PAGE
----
Construction PMI Beats, Provides Temporary Support for the Pound

- British Pound rises at start of week, after latest UK construction PMI.

- UK Construction PMI holds at 52.5 in May as recovery continues. 

- Data suggests UK economic growth may have rebounded in Q2 2018. 

© aallm, Adobe Stock

Pound Sterling was seen to be supported at the start of the new week as markets rediscovered their appetite for risk and traders responded to a better than expected May IHS Markit construction PMI, which showed one of the UK's largest economic sectors continuing to recover from its first-quarter slump during the recent month. 

Monday's construction PMI came in at 52.5, unchanged from the month of April, when economists had been looking for it to decline back to the 52 level. 

This came as activity in the commercial construction segment reached a three-month high while the residential and civil engineering segments saw a moderation in activity.

However, and on the downside, new order books contracted for the fourth time in five months suggesting recent gains in the activity index may not be sustained for much longer.

"Some firms suggested that unusually good weather conditions had supported activity and enabled them to continue catching up after prior months’ weatherrelated disruptions," IHS Markit says.

The construction PMI measures changes in industry activity by asking respondents to rate conditions for employment, production, new orders, prices, deliveries and inventories. A number above the 50.0 level indicates industry expansion while a number below is consistent with contraction.

"Housebuilding remains the only sub-sector with any real upward momentum, though the housing PMI fell to 55.7, from 57.4 in April. The Help to Buy Scheme will continue to incentive new home purchases, even though overall housing market demand will remain depressed by rising mortgage rates," says Samuel Tombs, chief UK economist at Pantheon Macroeconomics.

The data comes on the back of better-than-forecast manufacturing PMI numbers out ahead of the weekend, put together they suggest the economy is improving and this is in turn feeding back into Sterling which has suffered over recent weeks owing to underwhelming data releases.

Above: Pound-to-Dollar rate at hourly intervals, showing Sterling continues to recover.

The Pound was quoted 0.34% higher at 1.3369 against the US Dollar ahead of the release while the Pound-to-Euro exchange rate was 0.26% lower at 1.1413 amidst a broad-based recovery by the single-currency.

Sterling was also quoted higher against the Japanese Yen, Swiss Franc and Canadian Dollar.

Above: Pound-to-Euro rate shown at hourly intervals.

The data comes following a week that saw fears over the stability of the Eurozone and of a so called trade war become resurgent, which had originally supported the Dollar but later saw it forced onto the back foot.

Monday's data is important for the Pound because, although only the UK's third largest economic sector, an ongoing recession in the construction industry saw it subtract an estimated 0.21% from the rate of UK GDP growth during the first quarter so economists were looking to the PMI for an early steer on the condition of the economy this quarter.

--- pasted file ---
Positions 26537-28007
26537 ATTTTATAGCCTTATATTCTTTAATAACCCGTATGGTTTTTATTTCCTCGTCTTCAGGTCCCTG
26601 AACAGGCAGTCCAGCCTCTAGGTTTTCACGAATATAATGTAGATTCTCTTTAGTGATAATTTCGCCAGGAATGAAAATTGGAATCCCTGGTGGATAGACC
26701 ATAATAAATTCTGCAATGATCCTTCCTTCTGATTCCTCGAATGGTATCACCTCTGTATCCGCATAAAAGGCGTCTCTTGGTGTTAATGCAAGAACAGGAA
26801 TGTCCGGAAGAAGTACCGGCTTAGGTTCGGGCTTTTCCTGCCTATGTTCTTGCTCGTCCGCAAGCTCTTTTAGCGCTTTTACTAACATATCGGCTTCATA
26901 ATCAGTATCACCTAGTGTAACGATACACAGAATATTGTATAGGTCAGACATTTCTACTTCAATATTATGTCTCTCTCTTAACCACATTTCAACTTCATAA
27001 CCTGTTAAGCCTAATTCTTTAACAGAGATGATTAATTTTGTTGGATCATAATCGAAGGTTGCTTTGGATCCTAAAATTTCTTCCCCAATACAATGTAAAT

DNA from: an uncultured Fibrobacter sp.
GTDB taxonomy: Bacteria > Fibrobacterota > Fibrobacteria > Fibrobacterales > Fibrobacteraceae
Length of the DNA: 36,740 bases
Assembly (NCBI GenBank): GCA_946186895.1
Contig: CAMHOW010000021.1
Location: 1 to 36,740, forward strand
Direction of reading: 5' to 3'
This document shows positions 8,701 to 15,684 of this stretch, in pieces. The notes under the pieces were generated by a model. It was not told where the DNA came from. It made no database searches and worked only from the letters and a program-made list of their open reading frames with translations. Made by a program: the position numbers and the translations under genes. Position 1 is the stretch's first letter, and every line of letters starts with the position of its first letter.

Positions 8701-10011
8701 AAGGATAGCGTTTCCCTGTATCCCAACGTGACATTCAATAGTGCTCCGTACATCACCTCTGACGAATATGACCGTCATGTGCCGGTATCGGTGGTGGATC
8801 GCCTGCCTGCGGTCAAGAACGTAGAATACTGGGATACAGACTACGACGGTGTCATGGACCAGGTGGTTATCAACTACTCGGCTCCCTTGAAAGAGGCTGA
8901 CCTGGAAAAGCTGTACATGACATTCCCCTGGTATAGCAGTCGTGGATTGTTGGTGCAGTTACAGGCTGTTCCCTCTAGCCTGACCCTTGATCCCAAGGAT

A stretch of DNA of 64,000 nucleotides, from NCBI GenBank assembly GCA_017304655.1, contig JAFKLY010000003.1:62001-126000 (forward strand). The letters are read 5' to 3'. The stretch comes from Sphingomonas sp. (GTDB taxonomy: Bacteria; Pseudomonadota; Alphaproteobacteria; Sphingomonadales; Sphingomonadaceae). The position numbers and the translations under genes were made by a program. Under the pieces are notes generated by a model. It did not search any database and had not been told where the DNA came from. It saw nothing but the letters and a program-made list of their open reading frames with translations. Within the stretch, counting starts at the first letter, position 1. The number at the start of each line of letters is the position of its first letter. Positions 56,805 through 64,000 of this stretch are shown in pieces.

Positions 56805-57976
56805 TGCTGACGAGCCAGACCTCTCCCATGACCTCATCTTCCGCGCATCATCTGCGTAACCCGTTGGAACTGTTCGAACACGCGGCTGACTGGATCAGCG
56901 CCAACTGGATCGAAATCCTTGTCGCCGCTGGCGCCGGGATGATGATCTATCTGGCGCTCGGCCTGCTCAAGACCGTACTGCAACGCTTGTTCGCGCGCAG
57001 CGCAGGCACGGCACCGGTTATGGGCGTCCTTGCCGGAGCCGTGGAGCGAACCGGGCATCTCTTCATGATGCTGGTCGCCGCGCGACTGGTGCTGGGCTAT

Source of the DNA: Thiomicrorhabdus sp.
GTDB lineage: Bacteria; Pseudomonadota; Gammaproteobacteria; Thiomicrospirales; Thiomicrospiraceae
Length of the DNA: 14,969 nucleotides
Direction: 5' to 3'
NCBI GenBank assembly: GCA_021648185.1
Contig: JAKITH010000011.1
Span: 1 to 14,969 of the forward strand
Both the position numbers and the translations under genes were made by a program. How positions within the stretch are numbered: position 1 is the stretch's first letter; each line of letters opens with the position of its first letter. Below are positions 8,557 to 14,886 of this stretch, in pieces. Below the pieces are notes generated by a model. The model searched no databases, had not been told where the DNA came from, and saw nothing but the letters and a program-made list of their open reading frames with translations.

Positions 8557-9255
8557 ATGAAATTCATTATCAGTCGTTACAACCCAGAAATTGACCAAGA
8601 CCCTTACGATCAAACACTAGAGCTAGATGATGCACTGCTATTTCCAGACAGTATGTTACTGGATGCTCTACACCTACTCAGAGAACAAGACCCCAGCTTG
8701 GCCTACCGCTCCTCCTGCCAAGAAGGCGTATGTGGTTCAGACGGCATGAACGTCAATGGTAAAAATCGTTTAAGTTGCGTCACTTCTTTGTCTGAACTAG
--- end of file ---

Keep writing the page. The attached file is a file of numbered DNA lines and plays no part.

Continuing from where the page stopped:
"The long investment time horizons for both commercial and civil engineering projects mean that both sectors likely will remain depressed until some clarity emerges over the U.K.’s long-term relationship with the EU," says Tombs.

Above: Pantheon Macroeconomics graph showing UK construction activity.

The construction industry recession, brought about by a slowdown in new commercial construction work and the London housing market, was a big factor behind why overall UK economic growth slowed from 0.4% to just 0.1% during the first three months of the year.

A recovery in growth will be key to rejuvinatig inflation and interest rate expectations during the months ahead however, Pantheon's Tombs says that with public sector investment budgeted by government to fall more than 5% during 2018 the construction sector will see lower output in 2018 and will pose as a further headwind to broader economic growth.  

Pricing in interest rate derivatives markets, which enable investors to protect themselves against changes in interest rates and also provide insight into expectations for monetary policy, implies there is now less than a 20% probability of a UK interest rate rise in August.

This is a deterioration from the situation that existed at the beginning of April, when the implied probability of a rate hike having been announced by the August 02 Bank of England (BoE) meeting was more than 80%. And it's also what drove Pound Sterling to reverse what was previously a 4% 2018 gain over the Dollar and take up a 0.93% year-to-date loss.

After all, inflation fell faster than was expected during recent months, pushing the consumer price index down to 2.5% when the BoE had forecast it would be 2.8% around this time.

This, combined with the economic slowdown, has driven markets to abandon expectations for an interest rate rise any time soon. A recovery of economic growth to more normal levels is the minimum needed if markets are to become more optimistic about UK interest rates.

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